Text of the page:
Curatorial Statement by Floy Quintos
The objects featured in the special exhibition showcase the range of interests that captured the imagination of Edwin Bautista, and his wife, Aileen.
Edwin is renowned in the world of finance as a banker and economist, but his love of history has steered his passion for collecting. His wife Aileen made the decision some years ago to move from the corporate world, where she was an executive of one of the largest Philippine Insurance companies, to the academe. She is currently a professor in De la Salle-St. Benilde and Asia Pacific College.
Together, they have formed an extensive collection that covers a range of material. Aileen, in her husband’s words, “used to dread my bringing home another old object.” It was the legendary dealer Kit Roxas, who started Aileen on the collecting trail after she showed her a superb gold tamborin necklace. That first purchase (undoubtedly encouraged by Edwin) soon grew into a fine collection of pre-hispanic and colonial jewelry.
Edwin likes to say that theirs is a “His and Hers collection”, and that mutual respect and encouragement has replaced Aileen’s dread and anxiety. “We now realize our separate passions complement each other,” he says. But while his wife has taken a very specialized path, his tastes are more varied and eclectic. Now, how do these objects link to one another in an unfolding narrative of our ongoing search for Nationhood? This exhibition seeks to answer that very question, while also showing how the individual pieces reflect the changing Filipino psyche.
The range of Edwin Bautista’s collecting interests encompasses the traditional fields of decorative arts already well-explored by Filipino collectors from the last half of the 20th century. These range from rare maps, trade porcelain, master paintings, and important examples of ecclesiastical arts. Along with Aileen’s colonial jewelry, his collection shows the escalating degrees of hyper-refinement and social status prevalent in the decorative arts of 18th and 19th century colonial Philippines.
But there is another dimension to the collection that gives a deeper meaning and resonance to the narrative of an evolving nationhood. Edwin has ventured into lesser known fields with the same passion he has shown for the established art forms and has spurred renewed scholarship into these less studied areas of Filipiniana. His comprehensive collection of indigenous weapons from lowland Luzon, the Visayas and the Islamic peoples of Mindanao was donated to the Museo ng Kaalamang Filipino, and are now the subject of a hefty and handsome scholarly publication, “A Warrior’s Armament and Ornament”.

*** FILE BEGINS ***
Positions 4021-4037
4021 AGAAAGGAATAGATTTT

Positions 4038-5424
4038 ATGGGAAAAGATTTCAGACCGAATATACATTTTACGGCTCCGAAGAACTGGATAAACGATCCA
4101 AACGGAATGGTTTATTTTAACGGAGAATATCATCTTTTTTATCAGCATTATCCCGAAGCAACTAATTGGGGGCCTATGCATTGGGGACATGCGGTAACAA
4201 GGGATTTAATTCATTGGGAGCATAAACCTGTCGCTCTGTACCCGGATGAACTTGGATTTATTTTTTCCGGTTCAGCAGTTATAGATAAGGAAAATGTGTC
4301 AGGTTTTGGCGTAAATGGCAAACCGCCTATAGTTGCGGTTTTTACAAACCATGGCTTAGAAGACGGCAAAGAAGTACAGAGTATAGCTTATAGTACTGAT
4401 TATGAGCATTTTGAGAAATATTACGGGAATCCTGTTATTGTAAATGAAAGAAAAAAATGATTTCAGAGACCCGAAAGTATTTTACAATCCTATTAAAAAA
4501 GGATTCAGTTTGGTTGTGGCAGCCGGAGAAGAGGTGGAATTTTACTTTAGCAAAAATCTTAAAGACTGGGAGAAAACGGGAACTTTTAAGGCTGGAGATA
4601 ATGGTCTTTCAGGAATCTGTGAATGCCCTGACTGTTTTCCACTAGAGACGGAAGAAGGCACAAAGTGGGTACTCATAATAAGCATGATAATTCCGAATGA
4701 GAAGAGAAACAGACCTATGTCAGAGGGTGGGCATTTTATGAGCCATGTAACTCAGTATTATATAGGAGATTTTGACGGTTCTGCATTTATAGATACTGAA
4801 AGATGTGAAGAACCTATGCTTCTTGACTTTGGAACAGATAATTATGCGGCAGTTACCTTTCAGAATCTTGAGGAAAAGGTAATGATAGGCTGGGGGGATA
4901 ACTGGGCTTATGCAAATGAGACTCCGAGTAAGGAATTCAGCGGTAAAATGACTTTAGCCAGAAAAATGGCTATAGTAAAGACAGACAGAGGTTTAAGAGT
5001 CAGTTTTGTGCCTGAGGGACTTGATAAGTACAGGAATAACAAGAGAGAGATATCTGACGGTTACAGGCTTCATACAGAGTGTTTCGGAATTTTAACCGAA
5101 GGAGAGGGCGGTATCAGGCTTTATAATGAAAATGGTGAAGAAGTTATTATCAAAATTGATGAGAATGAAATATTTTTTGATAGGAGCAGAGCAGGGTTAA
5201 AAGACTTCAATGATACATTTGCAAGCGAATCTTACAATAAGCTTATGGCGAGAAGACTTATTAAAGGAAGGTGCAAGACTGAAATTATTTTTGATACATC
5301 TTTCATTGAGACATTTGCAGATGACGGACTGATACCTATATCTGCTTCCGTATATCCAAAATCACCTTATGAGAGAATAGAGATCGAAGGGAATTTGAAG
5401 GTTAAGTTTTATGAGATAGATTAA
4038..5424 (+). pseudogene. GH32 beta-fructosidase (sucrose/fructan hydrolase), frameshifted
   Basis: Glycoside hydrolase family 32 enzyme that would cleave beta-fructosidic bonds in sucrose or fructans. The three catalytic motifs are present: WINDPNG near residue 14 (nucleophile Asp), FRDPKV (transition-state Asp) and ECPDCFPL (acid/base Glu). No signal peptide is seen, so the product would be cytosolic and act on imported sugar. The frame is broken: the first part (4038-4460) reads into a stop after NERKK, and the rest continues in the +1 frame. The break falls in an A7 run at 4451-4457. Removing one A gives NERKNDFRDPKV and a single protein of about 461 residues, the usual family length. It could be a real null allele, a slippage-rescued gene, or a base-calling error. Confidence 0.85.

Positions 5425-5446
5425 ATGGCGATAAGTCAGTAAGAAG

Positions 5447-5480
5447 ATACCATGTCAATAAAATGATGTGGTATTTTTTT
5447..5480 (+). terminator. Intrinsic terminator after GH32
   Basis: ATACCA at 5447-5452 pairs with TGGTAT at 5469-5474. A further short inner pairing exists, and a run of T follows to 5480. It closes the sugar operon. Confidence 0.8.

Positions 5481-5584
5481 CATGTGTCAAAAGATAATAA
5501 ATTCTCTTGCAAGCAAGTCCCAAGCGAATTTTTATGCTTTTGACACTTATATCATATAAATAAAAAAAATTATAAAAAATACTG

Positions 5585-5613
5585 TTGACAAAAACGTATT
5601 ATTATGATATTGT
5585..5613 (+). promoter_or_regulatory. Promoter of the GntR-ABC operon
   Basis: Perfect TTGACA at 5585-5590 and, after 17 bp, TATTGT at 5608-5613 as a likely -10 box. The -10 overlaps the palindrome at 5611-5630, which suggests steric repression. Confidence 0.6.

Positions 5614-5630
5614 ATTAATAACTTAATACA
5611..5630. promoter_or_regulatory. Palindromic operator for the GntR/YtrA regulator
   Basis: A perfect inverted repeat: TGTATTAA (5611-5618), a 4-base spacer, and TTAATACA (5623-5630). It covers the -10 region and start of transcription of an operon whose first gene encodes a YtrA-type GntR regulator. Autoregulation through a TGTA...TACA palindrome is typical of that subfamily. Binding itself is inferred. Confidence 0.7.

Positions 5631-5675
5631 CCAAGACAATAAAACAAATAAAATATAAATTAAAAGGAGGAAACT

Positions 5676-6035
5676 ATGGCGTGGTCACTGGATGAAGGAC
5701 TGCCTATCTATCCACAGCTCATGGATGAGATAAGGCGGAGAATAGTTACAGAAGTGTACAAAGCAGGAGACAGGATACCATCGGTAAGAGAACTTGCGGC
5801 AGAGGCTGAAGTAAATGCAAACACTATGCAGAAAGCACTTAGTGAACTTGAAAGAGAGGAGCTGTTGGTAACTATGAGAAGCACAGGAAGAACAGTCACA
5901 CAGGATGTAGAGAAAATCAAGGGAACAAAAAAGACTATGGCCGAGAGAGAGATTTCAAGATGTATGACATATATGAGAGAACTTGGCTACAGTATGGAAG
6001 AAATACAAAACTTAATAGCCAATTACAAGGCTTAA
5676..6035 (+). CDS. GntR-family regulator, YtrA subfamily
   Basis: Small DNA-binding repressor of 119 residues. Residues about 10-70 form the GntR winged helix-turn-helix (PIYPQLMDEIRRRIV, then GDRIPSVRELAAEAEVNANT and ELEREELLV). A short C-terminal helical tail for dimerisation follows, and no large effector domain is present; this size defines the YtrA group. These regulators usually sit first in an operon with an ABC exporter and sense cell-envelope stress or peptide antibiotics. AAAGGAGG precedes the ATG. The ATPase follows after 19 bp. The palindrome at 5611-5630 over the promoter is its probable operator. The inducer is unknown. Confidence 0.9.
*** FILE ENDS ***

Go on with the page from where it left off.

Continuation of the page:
Would other institutions be as open to the study and publication of the anting-anting, the talismanic amulets, that have also captured Bautista’s imagination. The myriad symbolisms and motifs that animate these amulets in brass, paper, textile, sacred wood and natural materials speak of a hidden universe of folk belief and syncretic spirituality. Far from just “lucky charms” ridiculed and trivialized in pop culture, the Anting-anting are products of a nativist resistance , a secret language of the oppressed and the downtrodden . Bautista’s collection is the largest in the country , with examples from the peoples of Luzon ,the Visayas and Islamic Mindanao.
Bautista’s keen interest in Folk spirituality furthered his growing assembly of folk santos . His specific interests are the types known as “Mamarachos”/Grotesqueries and “Imagenes Repulsivas” from the late 19th to the mid 20th century. These dramatic and powerful reinterpretations of Catholic iconography were carved by unschooled artisans working outside of established ateliers and workshops that produced the more commonly known folk types so coveted by santo collectors. Bautista’s small collection is a visual delight, an exploration of forms that show how the Catholic God and the saints were perceived by artisans who dared to re-imagine the Divine.
His interest in the Revolution of 1898 and in the subsequent Fil-American war has resulted in a collection of flags, talismanic weapons, memorabilia taken as trophies of war by American soldiers from embattled Filipino insurrectos as well as from Islamic juramentado. This collection, which makes up the last part of the exhibition, is perhaps the most enigmatic and poignant . These objects Bautista himself searched for and acquired from the descendants of American soldiers who fought in the Fil-American war. In these captured flags, these inscribed blades and documents, we see objects that are both instruments of resistance as well as the trophies of brutal colonialism. The double meaning inherent in these objects cannot escape anyone who views this part of the collection. In this under-appreciated area of collecting, Bautista’s collection is testament to an aborted birthing of not one, but two nations. Our own Pilipinas , as well as the Bangsa Moro.
When these objects of varied types are shown “in conversation” with one another, narratives and continuums are formed. In the end, more than the objects themselves, it is the narratives they offer that fascinate both Edwin and Aileen . These narratives explore moments of our history and facets of our battered yet evolving psyches. It is in the stories these objects tell, that the range of Edwin and Aileen’s interests are best explored.